The underlying technologies for storing digital bits have become more diverse in last decade.There is no fundamental differences in their functionality yet their behaviors can be quite different and no single management technique seems to fit them all.The differences can be categorized based on the metric of interest such as the performance profile, the reliability profile and the power profile.These profiles are a function of the system and the workload assuming that the systems are exposed only to a pre-specified environment. Near infinite workload space makes it infeasible to obtain the complete profiles for any storage systems unless the system enforces a discrete and finite profile internally. The thesis of this work is that an acceptable approximation of the profiles may be achieved by proper characterization of the workloads.A set of statistical tools as well as understanding of system behavior were used to evaluate and design such characterizations.The correctness of the characterization cannot be fully proved except by showing that the resulting profile can correctly predict any workload and storage system interactions. While this is not possible, we show that we can provide a reasonable confidence in our characterization by statistical evaluation of results.The characterizations of this work were applied to compression ratio for backup data deduplication and load balancing of heterogeneous storage systems in a virtualized environments.The validation of our characterization is validated through hundreds of real world test cases as well as reasonable deductions based on our understanding of the storage systems. In both cases, the goodness of characterizations were rigorously evaluated using statistical techniques.The findings along the validations were both confirming and contradicting of many previous beliefs.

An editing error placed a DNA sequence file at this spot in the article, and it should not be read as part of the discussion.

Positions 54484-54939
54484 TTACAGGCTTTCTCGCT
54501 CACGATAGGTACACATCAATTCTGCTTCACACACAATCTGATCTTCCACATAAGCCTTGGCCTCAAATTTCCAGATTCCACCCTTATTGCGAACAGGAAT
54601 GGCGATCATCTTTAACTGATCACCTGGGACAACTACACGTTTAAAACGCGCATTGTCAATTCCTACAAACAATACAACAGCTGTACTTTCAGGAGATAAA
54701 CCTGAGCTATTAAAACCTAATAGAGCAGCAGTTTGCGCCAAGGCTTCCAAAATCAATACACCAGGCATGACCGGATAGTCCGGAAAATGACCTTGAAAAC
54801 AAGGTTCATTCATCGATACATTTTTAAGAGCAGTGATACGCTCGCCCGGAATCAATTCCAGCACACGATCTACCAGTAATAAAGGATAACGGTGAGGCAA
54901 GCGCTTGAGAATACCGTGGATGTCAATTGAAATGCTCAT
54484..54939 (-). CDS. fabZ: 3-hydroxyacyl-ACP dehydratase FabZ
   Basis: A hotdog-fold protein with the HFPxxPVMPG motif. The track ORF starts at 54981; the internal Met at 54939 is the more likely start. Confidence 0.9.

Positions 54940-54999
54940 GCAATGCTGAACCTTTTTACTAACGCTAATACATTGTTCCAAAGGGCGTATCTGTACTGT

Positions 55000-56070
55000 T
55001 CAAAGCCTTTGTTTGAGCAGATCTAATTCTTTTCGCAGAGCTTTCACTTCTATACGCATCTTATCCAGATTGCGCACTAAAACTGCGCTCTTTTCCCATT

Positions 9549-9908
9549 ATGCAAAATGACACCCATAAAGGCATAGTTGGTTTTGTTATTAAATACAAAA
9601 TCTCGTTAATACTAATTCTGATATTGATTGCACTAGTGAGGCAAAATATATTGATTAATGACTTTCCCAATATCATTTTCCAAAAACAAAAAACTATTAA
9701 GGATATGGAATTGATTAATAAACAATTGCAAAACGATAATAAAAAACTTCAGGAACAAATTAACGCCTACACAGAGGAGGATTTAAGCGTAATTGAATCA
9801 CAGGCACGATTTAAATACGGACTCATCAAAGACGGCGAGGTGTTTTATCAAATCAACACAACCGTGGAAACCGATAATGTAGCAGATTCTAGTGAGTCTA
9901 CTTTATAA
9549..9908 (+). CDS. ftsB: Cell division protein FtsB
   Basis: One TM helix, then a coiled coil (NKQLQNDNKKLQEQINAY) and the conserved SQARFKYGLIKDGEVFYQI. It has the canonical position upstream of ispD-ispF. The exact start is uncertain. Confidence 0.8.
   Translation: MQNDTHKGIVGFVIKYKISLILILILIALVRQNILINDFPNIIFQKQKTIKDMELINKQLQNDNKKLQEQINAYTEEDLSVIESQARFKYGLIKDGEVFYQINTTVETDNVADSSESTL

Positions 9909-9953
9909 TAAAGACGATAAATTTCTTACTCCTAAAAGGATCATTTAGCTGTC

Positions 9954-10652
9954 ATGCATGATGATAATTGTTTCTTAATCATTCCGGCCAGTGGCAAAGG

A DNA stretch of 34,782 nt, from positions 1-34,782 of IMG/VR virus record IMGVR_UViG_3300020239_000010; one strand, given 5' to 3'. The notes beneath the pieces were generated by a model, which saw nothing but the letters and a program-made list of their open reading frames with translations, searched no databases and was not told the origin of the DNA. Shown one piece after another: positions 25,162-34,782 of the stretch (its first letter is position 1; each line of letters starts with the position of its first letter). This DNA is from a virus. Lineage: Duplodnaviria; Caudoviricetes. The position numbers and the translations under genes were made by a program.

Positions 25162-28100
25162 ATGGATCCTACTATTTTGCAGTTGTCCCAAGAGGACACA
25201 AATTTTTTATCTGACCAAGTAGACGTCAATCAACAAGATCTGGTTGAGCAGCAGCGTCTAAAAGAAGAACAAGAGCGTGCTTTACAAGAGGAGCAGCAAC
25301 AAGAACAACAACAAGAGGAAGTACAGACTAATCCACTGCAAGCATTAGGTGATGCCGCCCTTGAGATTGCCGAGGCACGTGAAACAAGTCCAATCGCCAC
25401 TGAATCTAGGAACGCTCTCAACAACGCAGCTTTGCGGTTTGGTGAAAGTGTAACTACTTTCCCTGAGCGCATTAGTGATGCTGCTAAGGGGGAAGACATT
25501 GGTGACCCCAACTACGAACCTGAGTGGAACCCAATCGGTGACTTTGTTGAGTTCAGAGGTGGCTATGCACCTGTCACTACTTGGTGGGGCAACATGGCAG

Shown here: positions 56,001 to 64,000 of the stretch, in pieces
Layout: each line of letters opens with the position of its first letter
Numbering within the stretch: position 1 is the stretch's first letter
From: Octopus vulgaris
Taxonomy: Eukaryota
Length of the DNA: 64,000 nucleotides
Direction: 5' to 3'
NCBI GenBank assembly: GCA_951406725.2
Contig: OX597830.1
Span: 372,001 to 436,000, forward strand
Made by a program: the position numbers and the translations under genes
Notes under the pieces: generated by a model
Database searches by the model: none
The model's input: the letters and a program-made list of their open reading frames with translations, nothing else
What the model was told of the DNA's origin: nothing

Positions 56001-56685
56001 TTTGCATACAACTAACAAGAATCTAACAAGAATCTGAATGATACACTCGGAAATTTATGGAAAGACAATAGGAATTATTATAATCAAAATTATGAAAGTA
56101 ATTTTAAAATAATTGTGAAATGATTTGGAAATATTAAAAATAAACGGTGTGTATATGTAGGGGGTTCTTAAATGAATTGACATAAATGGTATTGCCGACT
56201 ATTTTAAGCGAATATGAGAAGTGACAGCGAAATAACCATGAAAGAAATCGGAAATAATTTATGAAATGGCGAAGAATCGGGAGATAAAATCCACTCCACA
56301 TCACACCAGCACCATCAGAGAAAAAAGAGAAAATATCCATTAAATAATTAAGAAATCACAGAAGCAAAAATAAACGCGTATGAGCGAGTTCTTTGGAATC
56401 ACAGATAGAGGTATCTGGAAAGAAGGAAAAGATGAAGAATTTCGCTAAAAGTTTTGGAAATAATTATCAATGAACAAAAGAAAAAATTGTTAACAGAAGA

University of Minnesota Ph.D. dissertation. November 2013. Major: Electrical Engineering. Advisor: David J. Lilja. 1 computer file (PDF); xi, 110 pages.
Statistical characterization of storage system workloads for data deduplication and load placement in heterogeneous storage environments.
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